"The fieriness that the maroons had, first with their fight with the Spanish and then the English, I think I've got that in me now” said Jackson.

“When I lined up on many occasions to compete for Great Britain, it took a lot of heart and soul to get out there and to really be at war with my competitors... I feel really proud that I'm still linked genetically to the first settlers of Jamaica."
UCTPTN 10.13.2006





We are in urgent need of your support. Kiko, Native Youth Movement Warrior, was arrested by the Vancouver Police yesterday, Tuesday, October 10th, 2006, in Vancouver, BC, Canada and is being held captive for ransom.

The vehicle that his family was driving in was targeted and followed by the Vancouver Police and when his family stopped at a gas station, the police blocked access and began to harass the family. The police told Kiko's wife, Kanahus, that the reason for being harassed was that the license plate didn't match up on the vehicle, but even after this was clarified and all paper work was produced, they demanded to know the identity of the passengers, the police only concern was to make an arrest.

Kanahus was threatened by the police that she will be arrested for "obstruction of a police officer" if she didn't let them interrogate her passengers. This family has been targeted by the police on many occasions for the work that they do with Native Youth Movement and the fight for the Indigenous land struggle. Kiko is now being held captive with no criminal charges laid, but on an immigration issue, which is unknown until later on today.

Kiko, is an indigenous Taino Warrior with the Native Youth Movement, he was adopted by a Lil'wat family in Mount Currie through the indigenous ways and is married through Indigenous Laws and customs to a Secwepemc indigenous woman from here in BC and they have two children together. On paper, his citizenship is in the US. How can Indigenous People be told by the invaders / colonizers that we are "illegal aliens", we were here far before the borders. Our Laws and customs must be honored and respected; we have rights from our Creator to continue to practice our Ways of Life, to conduct our marriage and adoption ceremonies in our indigenous way. Kiko has every right to be in our country, in our Territory, he is married into the Secwepemc Nation and has rights to be here with his family.

The lawyer has asked us to raise $1000 CAD for his ransom (bail). We have received $250 so far, we are now seeking $750. Any help you can give is gratefully appreciated. You can donate several ways.

If you are in Vancouver and would like to drop off a cash donation you can do that to Harjap at 12 E. Hastings St. Harjap's contact info is (778) 552-2099 or email: mailto:harjap@resist.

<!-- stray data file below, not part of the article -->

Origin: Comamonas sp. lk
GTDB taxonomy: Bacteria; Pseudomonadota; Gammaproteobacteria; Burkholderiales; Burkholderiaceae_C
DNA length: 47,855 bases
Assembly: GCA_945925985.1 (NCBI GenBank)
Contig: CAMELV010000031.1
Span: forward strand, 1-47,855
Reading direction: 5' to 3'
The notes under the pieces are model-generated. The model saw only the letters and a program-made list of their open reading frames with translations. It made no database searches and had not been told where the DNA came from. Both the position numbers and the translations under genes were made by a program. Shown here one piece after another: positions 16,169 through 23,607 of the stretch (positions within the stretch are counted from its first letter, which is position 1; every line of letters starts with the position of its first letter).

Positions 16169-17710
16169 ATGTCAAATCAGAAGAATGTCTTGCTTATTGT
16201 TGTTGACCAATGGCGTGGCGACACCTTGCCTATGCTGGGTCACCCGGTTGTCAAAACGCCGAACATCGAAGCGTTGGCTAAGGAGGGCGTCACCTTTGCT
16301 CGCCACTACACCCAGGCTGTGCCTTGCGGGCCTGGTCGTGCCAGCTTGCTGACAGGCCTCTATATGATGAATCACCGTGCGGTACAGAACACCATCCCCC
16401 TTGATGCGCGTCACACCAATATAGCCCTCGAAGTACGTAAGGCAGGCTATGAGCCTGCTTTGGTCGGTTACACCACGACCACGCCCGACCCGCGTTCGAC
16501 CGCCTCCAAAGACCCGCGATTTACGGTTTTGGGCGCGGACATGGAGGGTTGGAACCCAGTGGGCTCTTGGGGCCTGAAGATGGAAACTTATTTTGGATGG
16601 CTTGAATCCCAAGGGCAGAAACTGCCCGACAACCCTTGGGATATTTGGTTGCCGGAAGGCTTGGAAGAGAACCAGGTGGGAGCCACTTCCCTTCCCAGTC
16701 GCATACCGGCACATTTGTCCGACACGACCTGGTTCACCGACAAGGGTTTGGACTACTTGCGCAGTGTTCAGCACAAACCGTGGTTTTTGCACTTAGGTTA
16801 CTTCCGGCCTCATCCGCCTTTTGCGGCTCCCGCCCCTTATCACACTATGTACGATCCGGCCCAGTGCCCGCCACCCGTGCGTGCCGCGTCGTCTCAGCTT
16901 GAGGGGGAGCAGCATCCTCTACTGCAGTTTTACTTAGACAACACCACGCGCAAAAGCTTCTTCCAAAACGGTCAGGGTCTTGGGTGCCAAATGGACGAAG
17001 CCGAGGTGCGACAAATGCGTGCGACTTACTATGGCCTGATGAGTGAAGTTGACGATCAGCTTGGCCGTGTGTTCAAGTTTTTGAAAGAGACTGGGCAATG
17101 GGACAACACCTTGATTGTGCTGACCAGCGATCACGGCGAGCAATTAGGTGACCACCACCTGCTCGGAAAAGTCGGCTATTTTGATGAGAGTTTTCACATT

Or deposit into Scotiabank Institution #002, Transit #10140, Account # 0105082, Routing # 026002532

Any donations from the U.S. can be donated to the above account through wire transfer all the information needed is there.

If you would like to send via Western Union you may to Amanda Soper, in Vancouver, BC, the info we would need on this end is the name of the sender and the place sent from in order for us to pick up.

Let us know of your donations by calling (604) 682- 3269 ext. 7845 or emailing us at mailto:nymcommunications@


For all the help and contributions. NYM Communications



Local Bronx Konuko (Garden) Gets NY City Council Support

Photo: From left Harry Bubbins, NYC Council member Melissa Mark Viverito, NYC Council Speaker Christine Quinn, and Roberto Mukaro Borrero.

South Bronx, NY (UCTP Taino News) – New York City Council Member Melissa Mark Viverito and City Council Speaker Christine Quinn visited Brook Park in the South Bronx on Friday October 6th 2006.

The visit was an opportunity for community members to meet with the Council members as well as for the Council members to express their support for Brook Park and its environmental education, and community based programs. 5th Grade Students from PS. 30 were on hand to greet the Council members as well as demonstrate the harvesting of several varieties of vegetables grown right in the park’s konuko (Taino word for garden).

“Friends of Brook Park” board members, Harry Bubbins and Roberto Mukaro Borrero (Boriken Taino) were also present to welcome the distinguished guest. Both Borrero and Bubbins took the opportunity to highlight the connection between local indigenous community support and environmental education.

Friends of Brook Park is a leading commuity based environmental organization in the South, South Bronx. The organization engages youth and adults in organic gardening, community supported agriculture, arts and indigenous cultural events and activities that convey a deep respect for the Natural world. In addition, Friends of Brook Park are strong advocates for environmental justice, waterfront access and green space development while leading shore clean ups and canoe and kayak introductions and eco adventure tours.

UCTPTN 10.10.2006


Sculptor’s trip shaped by fate

Oswald Hussein chisels out a
new statue based on one of
his mother's stories

Broken bones and bereavement were not enough to stop the Horniman Museum's latest artist in residence travelling 4,500 miles to share his culture. Reporter LOUISE TWEDELL spoke to South American sculptor Oswald Hussein.

TRAVELLING home by motorbike along a dusty Guyanan road on July 10, Oswald was eager to pack his belongings for his first trip to England the following day.

He was due to showcase his skills in a four-week project, Amazon to Caribbean, at the Forest Hill museum.

But before the acclaimed artist reached his home that evening his plans came to an abrupt halt after the driver of an oncoming car shunted him off the road and into a trench.